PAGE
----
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Expert sounds alarm as Texas book bans grow: These efforts are “well-organized and well-funded”

Local book bans in Texas are gaining momentum after a new law started restricting student library book choices in the state, according to a new report by The Texas Tribune and ProPublica.

In one district, at least 19 titles were banned, which included popular books by Dr. Seuss and Judy Blume. Katy ISD implemented broader criteria for books to be pulled for review this school year, now including “nudity” in the definition of inappropriate material.

School officials in Katy recently bought $93,000 worth of new library books and immediately placed them in storage for assessment by an internal committee, The Tribune reported. The district then banned 14 titles. 

In the Hamshire-Fannett independent school district, an eighth-grade teacher was fired after assigning an illustrated adaptation of Anne Frank’s diary to her middle school class. 

The graphic novel adapts the diary of 13-year-old Anne Frank, in which she recounts her experiences hiding from the Nazis. This version also includes descriptions of “Frank’s attraction to other girls as well as her clinical descriptions of her private parts,” The Tribune reported.

The book, although not approved as part of the district’s curriculum, was incorporated into a reading list that was sent to parents at the beginning of the school year.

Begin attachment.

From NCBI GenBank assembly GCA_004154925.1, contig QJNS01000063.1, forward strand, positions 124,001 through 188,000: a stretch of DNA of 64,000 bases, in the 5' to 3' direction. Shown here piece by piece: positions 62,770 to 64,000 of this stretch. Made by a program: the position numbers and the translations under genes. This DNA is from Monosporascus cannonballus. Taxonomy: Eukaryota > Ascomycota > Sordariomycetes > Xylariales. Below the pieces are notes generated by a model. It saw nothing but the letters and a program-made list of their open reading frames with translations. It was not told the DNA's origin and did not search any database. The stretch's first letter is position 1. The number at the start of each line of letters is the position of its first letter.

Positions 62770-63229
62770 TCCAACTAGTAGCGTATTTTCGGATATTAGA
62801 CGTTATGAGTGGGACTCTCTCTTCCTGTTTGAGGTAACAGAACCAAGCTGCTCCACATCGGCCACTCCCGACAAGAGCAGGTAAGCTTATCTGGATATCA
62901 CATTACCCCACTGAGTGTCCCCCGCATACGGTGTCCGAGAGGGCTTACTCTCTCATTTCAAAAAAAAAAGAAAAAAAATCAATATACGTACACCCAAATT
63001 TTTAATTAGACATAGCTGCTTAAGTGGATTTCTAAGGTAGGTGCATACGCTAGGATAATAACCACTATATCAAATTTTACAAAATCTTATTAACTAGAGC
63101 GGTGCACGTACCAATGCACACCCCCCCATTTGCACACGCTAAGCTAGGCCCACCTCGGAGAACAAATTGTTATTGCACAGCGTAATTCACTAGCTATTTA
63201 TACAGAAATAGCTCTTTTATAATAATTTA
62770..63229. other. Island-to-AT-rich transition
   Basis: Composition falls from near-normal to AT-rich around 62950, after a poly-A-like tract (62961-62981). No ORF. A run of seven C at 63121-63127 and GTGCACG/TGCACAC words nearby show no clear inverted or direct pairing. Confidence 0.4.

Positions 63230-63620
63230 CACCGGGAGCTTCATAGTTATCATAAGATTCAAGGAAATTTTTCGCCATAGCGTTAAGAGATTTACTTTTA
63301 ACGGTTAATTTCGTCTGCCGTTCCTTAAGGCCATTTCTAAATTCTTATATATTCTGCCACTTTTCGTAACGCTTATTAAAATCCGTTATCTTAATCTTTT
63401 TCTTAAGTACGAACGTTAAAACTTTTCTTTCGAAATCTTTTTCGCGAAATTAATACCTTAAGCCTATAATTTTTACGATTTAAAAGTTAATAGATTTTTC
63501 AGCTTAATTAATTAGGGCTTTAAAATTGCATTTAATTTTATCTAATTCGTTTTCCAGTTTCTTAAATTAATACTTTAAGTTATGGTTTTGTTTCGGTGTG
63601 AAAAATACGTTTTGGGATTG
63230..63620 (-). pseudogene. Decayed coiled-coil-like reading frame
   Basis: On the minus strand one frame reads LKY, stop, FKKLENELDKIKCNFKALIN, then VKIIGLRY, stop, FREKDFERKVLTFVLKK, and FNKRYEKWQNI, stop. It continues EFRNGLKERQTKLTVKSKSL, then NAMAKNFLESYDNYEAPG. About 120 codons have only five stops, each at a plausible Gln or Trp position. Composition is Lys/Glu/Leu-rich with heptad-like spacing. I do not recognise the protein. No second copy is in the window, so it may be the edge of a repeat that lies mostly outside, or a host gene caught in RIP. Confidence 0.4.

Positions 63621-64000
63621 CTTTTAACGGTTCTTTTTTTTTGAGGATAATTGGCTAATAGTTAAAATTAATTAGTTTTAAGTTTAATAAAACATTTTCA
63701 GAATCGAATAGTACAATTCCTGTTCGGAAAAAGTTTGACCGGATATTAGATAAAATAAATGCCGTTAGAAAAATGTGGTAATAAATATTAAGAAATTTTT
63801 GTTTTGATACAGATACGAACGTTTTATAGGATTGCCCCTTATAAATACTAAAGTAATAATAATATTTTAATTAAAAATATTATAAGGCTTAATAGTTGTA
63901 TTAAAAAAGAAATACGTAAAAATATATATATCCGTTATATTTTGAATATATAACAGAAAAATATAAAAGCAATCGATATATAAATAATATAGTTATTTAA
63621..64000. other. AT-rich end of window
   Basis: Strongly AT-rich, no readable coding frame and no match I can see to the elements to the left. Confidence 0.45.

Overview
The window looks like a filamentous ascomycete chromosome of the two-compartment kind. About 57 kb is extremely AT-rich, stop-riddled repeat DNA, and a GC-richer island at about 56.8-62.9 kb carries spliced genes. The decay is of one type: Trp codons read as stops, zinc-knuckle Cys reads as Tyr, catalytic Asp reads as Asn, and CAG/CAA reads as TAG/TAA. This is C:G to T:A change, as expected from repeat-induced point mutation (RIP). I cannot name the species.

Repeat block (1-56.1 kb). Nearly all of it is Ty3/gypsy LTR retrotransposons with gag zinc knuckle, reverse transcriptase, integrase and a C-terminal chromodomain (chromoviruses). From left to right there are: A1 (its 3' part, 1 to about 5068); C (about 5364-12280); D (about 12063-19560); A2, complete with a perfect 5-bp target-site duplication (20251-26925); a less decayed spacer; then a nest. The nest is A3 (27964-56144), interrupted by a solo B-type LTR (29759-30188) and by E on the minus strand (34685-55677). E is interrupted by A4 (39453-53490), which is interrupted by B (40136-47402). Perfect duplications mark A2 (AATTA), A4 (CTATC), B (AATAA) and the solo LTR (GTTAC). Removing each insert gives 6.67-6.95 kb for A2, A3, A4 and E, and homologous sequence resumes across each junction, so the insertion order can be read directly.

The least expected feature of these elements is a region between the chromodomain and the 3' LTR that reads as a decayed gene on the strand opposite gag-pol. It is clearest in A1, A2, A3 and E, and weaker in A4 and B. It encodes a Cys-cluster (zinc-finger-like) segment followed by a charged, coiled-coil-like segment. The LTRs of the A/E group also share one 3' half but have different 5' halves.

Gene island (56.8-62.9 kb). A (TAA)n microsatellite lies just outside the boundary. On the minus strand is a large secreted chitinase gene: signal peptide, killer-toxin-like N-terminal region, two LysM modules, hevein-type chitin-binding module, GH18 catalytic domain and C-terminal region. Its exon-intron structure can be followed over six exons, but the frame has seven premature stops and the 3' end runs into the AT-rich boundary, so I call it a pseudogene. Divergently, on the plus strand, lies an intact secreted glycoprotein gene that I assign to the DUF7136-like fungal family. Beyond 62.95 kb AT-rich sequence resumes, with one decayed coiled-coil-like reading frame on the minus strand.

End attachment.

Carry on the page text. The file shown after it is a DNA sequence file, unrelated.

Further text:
Then, Friendswood Christian School canceled its popular Scholastic Book Fair fundraiser, informing parents that it was aimed at books featuring LGBTQ+ themes and characters.

“The book fair is one of our biggest fundraisers, but unfortunately, we have seen more and more books that promote and support LBGTQ+ views,” the school wrote in a letter to parents obtained by ABC13 in Houston.“We’re at a crossroads where we share different values and beliefs, especially when it comes to exposing young children to adult topics. Friendswood Christian School is a private institution devoted to creating a complete learning environment for children by incorporating Christian principles into the academic framework.”

In recent years, the movement to ban books has been accelerating throughout the United States, notably in states led by Republican administrations. It has become a prominent focus of religious-political activism.